The current backlash over the growth of government has spawned an often bitter struggle to separate the statutory wheat from the chaff. While most of the controversy surrounds costly entitlements and federal regulations, politicians should be aware that there are many laws and ordinances in Michigan that nearly everyone will agree should be repealed. A brief review not only makes for some laughs, but also should cause public officials to think twice before regulating further. To the careful observer, such laws speak volumes about what occurs when political leaders abandon principle, and begin governing by crisis or by special interest.
Consider the Michigan law that makes it illegal to have an emblem or insignia of an organization on your car when you are not a member of that organization. How many Michigan motorists are illegally driving around the state in a used car with the former owner's alumni association decal plastered to the window? Or what about that auto dealership insignia? Does buying a Taurus make me a member of Big Al's Ford? Who in the world ever thought that driving with the wrong bumper sticker should be a punishable offense?
Michigan municipalities have their own unique laws. The City of Harper Woods prohibits painting birds, in an apparent effort to stop unscrupulous persons from passing off a sparrow as a canary with the help of a yellow highlighter. The city manager there notes, however, that to his knowledge no one has ever been prosecuted under the ordinance. The Village of Lyons provides a fine for "indecent exposure of any stallion or bull." And it is unlawful in Hancock, a city with steep terrain, to coast or slide on any of its streets or sidewalks- except those designated by the City as streets or sidewalks for coasting or sliding.
Politicians have addressed actions that run from the basic to the bizarre. State law prohibits walkathons, playing the Star Spangled Banner as a dance tune or exit march, and inciting Indians to break a law-the latter being a felony. It clamps down on free speech with many laws that would most likely be held unconstitutional if challenged, including statutes which prohibit blasphemy, profane curses, and using indecent language in the presence of a woman or child. A state law even allows city mayors and council members to be fined if they fail to move to suppress a riot.
Some of the worst laws are those that make it difficult for a person to earn a living or operate a business, which often hit low income business people and struggling entrepreneurs hardest. For example, Michigan farmers need a license to feed garbage to a pig, unless the garbage is from their own household. Barbers may not cut hair on Sunday unless the person receiving the haircut is dead. The fire protection code requires sprinklers in walk-in freezers, and the City of Detroit requires parking lot attendants to be licensed, even if all they do is direct cars to a parking spot. State law prohibits selling bulk candy by gross weight, requiring small mom and pop stores to buy special scales for candy with wrappers.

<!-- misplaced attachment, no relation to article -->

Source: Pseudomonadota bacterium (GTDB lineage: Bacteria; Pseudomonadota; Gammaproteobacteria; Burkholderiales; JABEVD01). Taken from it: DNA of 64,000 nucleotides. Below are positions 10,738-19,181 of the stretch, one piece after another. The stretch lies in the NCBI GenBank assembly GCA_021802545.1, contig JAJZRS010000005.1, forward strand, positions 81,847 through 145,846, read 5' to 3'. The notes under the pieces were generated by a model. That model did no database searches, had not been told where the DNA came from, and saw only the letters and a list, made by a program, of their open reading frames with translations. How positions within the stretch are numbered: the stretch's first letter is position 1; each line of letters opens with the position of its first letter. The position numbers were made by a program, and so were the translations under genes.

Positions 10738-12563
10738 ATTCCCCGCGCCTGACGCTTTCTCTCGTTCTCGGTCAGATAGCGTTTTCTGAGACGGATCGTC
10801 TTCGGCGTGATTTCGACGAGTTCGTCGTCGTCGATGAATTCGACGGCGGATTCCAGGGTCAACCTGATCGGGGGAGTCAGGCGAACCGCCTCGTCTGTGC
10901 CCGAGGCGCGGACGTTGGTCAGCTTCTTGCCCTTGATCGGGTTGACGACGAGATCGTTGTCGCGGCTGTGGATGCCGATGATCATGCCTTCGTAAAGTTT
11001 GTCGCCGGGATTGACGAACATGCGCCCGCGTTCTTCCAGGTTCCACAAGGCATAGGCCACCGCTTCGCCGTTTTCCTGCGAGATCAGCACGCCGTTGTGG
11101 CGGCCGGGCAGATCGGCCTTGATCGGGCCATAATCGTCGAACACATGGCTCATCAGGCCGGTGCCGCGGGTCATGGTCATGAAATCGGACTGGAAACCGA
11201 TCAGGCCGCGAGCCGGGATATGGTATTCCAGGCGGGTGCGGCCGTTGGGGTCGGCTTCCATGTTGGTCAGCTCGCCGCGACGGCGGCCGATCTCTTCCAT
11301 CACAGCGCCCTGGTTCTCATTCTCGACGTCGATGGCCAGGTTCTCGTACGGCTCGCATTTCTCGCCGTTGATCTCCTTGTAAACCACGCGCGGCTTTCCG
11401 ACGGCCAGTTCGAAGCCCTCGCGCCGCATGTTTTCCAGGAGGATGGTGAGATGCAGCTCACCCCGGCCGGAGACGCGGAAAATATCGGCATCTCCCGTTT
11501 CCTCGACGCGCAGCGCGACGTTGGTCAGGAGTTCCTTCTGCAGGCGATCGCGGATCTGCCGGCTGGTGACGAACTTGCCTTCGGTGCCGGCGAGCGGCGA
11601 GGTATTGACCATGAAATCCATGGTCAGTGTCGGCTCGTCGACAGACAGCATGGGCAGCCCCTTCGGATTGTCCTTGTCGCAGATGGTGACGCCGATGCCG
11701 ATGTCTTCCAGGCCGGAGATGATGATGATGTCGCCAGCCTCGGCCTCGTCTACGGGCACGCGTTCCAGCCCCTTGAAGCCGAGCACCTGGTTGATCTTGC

While many rules reflect historical times and mores, there are some lessons to be learned from these often silly and sometimes destructive laws. First, there is tremendous political pressure to govern by crisis. When a riot occurs and the people think the mayor could have done more to stop it, we pass a state law providing a fine for such neglect. When someone poisons a pig with tainted garbage, we require a license. When a parking lot attendant damages a car or allows a car to be damaged, we require a license. When dwarf tossing becomes a spectator sport, we require a permit, as the City of Lansing does. Any abuse or unconventional behavior becomes grounds for government intervention.
While it is always hard to resist the heat of the moment, this problem of governing by crisis is exacerbated by the popular sentiment that we should look immediately to government to remedy problems. And often, as if in search of utopia, we mistakenly believe that all problems have political solutions. What we need are officials with a better definition of the role of government and when, instead of turning to the law, people should either turn to themselves or accept a certain modicum of imperfection. A country without some abuse of liberty is a country without liberty.
The second lesson to glean from outrageous laws is that special interests thrive where policy is not circumscribed by principle. Movers of household goods have a special Michigan law that fixes prices when moving goods more than eight miles, which prevents small entrepreneurial firms from competing freely on the basis of price, and guarantees greater profits for others. And what association was so miffed that people were putting its stickers on their cars without actually being members that it lobbied successfully to prohibit that act? Where there is no commitment to a free-market economy, citizens are at the mercy of the well-heeled interests.
Abraham Lincoln once said that the best way to get a bad law repealed is to strictly enforce it. Maybe we should begin to arrest Michigan drivers with empty windshield washers, fine people who sell or give cigarettes containing ingredients deleterious to health, jail divorced couples who live together, and prosecute architects who fail to specify enough temporary toilets in a construction contract. Perhaps, however, we should simply be more sensible about what we expect from government.
The Mackinac Center for Public Policy is a nonprofit research and educational institute that advances the principles of free markets and limited government. Through our research and education programs, we challenge government overreach and advocate for a free-market approach to public policy that frees people to realize their potential and dreams.
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